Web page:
Well, summer is over. Reflecting on the last few months it occurs to me that there is a story that I intended to cover on this blog and never did.

In June, Tibetan Buddhist teacher Yongey Mingyur Rinpoche left his monastery in Bodh Gaya without taking anything but the robes on his back—no money, no food, no possessions—to embrace the life of a wandering yogi. He will likely not be seen or heard from for three years. This kind of retreat practice has been done by many great teachers of the past but is not common in modern times. A letter he left behind before leaving was posted on his website, tergar.org, and the website The Chronicles of Chogyam Trungpa Rinpoche. From the letter,

With genuine conviction in the lineage and instructions I have received, along with a motivation to be of benefit to others, various causes and conditions have prompted me to make the decision to wander alone, without fixed location, in remote mountain ranges. Though I do not claim to be like the great masters of times past, I am now embarking on this journey as a mere reflection of these teachers, as a faithful imitation of the example they set. For a number of years, my training will consist of simply leaving behind my connections, so please do not be upset with my decision.

Quite inspiring, but there is also a great deal over concern for his safety. Living the life of a wandering yogi was never a particularly safe practice, which is reflected in many of the life stories and myths regarding the great Mahasiddhas, and beyond that, the world has changed a lot in recent centuries and there are surely new dangers. In the video below, Mingyur Rinpoche’s brother, Tsoknyi Rinpoche, explains that upon hearing the news their mother cried for seven days out of worry for her son. Tsoknyi Rinpoche asks that people pray for his brother’s safety, and notes that the main message in his brother’s letter is that “practice is the most important thing.”

Click here to read “The Aim of Attention” by Yongey Mingyur Rinpoche from the Tricycle Wisdom Collection.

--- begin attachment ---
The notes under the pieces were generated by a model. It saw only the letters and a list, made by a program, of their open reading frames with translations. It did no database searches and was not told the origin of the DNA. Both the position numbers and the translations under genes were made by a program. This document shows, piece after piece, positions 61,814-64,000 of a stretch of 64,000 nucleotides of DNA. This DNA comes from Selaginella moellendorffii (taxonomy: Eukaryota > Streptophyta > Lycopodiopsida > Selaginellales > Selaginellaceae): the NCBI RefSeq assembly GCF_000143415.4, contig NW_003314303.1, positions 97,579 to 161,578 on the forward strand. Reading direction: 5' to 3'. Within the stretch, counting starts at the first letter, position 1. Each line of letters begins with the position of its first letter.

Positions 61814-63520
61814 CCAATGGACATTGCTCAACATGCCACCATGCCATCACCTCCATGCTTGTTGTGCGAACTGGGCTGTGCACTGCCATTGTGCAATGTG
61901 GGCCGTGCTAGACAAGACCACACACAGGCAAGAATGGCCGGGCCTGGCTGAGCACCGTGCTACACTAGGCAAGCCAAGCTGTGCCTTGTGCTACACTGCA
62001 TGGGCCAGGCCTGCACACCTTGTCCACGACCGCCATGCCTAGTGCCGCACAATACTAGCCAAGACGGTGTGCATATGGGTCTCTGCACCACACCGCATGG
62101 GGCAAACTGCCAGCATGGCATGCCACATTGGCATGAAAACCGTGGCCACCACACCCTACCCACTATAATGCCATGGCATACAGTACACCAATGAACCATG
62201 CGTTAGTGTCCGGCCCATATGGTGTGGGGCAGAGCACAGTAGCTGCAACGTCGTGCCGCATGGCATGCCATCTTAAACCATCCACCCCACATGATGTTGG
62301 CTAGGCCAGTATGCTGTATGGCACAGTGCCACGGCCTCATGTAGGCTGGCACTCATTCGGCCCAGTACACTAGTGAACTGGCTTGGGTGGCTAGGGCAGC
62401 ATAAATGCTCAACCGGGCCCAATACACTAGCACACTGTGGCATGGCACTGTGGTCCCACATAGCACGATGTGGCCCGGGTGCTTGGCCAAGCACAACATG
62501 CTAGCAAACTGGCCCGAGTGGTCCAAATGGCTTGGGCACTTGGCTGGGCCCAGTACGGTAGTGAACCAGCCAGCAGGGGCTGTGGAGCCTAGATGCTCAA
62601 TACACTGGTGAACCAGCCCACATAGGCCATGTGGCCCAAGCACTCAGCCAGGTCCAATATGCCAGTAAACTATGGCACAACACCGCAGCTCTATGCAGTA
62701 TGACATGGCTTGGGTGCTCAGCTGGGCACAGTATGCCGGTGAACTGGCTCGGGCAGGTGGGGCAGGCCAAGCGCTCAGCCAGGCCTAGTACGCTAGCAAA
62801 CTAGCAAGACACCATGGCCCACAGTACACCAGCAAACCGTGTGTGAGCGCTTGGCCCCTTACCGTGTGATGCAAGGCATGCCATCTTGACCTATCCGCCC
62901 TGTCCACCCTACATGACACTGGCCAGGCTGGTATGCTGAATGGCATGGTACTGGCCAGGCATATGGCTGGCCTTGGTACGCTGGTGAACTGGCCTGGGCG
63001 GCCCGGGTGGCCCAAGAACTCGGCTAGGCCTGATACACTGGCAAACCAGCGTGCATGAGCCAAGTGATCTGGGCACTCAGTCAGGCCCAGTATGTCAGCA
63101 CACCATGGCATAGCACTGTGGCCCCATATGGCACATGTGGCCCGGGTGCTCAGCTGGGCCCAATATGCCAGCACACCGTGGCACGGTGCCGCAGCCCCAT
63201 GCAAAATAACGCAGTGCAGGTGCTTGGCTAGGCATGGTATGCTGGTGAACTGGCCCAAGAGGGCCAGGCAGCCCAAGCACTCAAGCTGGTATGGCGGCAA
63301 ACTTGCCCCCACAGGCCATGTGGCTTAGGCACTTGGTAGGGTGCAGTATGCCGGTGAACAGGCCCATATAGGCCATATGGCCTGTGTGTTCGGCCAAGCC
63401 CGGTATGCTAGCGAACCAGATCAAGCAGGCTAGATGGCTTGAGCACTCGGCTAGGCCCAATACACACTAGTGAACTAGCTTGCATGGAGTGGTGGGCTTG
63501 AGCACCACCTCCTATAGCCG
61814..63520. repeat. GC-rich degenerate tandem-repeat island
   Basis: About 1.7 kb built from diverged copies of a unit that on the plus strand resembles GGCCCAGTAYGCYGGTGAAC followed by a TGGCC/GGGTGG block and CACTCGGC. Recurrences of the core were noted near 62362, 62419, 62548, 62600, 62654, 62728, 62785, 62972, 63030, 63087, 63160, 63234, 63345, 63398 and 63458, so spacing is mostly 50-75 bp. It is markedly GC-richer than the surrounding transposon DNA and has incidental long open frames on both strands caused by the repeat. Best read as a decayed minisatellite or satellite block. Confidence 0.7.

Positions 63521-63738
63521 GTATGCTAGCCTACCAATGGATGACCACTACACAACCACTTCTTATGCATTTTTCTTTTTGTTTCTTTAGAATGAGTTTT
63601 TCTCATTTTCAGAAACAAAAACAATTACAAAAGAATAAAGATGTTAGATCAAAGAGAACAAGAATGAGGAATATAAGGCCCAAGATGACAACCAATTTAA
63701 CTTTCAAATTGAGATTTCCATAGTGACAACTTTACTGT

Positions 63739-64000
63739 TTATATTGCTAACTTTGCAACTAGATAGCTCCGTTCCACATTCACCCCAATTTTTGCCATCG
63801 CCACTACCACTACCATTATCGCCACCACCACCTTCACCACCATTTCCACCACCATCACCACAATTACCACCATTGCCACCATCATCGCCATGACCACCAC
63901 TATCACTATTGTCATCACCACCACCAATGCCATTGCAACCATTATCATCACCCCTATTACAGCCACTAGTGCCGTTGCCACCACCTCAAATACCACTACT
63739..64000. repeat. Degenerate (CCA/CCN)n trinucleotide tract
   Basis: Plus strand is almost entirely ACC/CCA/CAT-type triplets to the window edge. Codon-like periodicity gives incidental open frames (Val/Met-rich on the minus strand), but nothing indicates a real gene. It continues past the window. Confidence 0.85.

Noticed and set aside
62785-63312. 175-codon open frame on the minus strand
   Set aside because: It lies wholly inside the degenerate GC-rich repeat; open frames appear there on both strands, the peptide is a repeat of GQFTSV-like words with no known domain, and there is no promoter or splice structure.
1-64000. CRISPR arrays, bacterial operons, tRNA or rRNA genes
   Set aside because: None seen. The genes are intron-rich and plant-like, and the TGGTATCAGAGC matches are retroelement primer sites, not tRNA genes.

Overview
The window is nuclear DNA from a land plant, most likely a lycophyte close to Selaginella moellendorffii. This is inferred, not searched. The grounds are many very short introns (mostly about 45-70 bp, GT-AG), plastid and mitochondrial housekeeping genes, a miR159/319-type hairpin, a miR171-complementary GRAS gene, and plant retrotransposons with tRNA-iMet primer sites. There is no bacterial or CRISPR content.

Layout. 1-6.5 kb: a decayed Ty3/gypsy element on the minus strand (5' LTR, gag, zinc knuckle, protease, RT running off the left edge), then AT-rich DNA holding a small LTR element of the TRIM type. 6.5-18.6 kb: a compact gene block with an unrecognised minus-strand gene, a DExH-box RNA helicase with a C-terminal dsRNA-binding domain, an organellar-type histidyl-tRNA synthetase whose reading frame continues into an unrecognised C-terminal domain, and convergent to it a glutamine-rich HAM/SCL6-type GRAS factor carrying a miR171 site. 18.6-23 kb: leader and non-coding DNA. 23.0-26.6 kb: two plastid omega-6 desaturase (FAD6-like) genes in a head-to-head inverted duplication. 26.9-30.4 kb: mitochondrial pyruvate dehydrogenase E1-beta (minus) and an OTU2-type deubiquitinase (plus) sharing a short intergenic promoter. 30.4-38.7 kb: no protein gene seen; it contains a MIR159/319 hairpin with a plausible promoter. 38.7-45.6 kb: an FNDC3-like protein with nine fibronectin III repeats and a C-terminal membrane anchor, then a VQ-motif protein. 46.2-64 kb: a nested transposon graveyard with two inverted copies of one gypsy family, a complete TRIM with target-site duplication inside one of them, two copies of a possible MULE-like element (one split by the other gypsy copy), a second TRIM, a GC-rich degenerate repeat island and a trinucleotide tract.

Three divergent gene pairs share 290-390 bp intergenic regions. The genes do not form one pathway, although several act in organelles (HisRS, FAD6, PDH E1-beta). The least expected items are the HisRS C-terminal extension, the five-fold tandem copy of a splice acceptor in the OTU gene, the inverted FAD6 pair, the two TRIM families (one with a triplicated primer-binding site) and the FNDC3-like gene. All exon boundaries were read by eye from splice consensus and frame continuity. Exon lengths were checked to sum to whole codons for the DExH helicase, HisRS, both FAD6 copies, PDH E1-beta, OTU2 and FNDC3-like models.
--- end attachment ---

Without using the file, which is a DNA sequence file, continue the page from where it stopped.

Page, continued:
Click here to read “The Easy Middle,” an interview with Yongey Mingyur Rinpoche, from the Tricycle Wisdom Collection.

In less inspiring news, About.com Buddhism blogger Barbara O’Brien (who we recently interviewed) pointed out that Fox news anchor Gretchen Carlson recently made some pretty ignorant statements about Buddhists and Buddhist nuns. Barbara reports,

Fox News personality Gretchen Carlson objected to the inclusion of a Buddhist nun — Her Eminence Mindrolling Jetsün Khandro Rinpoche — at this Sunday morning’s September 11 memorial service in Washington. In fact, Ms. Carlson had not known there was such a thing as Buddhist nuns.

Ms. Carlson’s gripe is that Southern Baptists were not included in the Sunday morning service. I believe Christianity is represented only by an Episcopal priest, the Bishop of Washington. However, the Sunday service is the culmination of a three-day event that begins today and includes many more Christians.”

Barbara goes on to post the entire dialogue from Fox, which includes statements about how they “didn’t know Buddhist nuns even existed,” that they “could fit all the Buddhist nuns in America into a phone booth,” and that Buddhists, along with seemingly everyone who isn’t Christian, are a “fringe group.”

While there isn’t much use in getting bent out of shape over statements made by questionable media sources such as this, I do think this conversation was significant enough to make note of. Bad form, Fox.

So, in honor of all the Buddhist nuns out there dedicating themselves to practice and service, we’d like to share this beautiful image titled “To Be a Buddhist Nun,” from the film In the Shadow of the Buddha about the “seldom seen world of Buddhist nuns” which is premiering on September 14th at the Rubin Museum of Art in NYC:

UPDATE: I was informed that there was also another letter that Mingyur Rinpoche wrote to his students before leaving, which can be read on his website.

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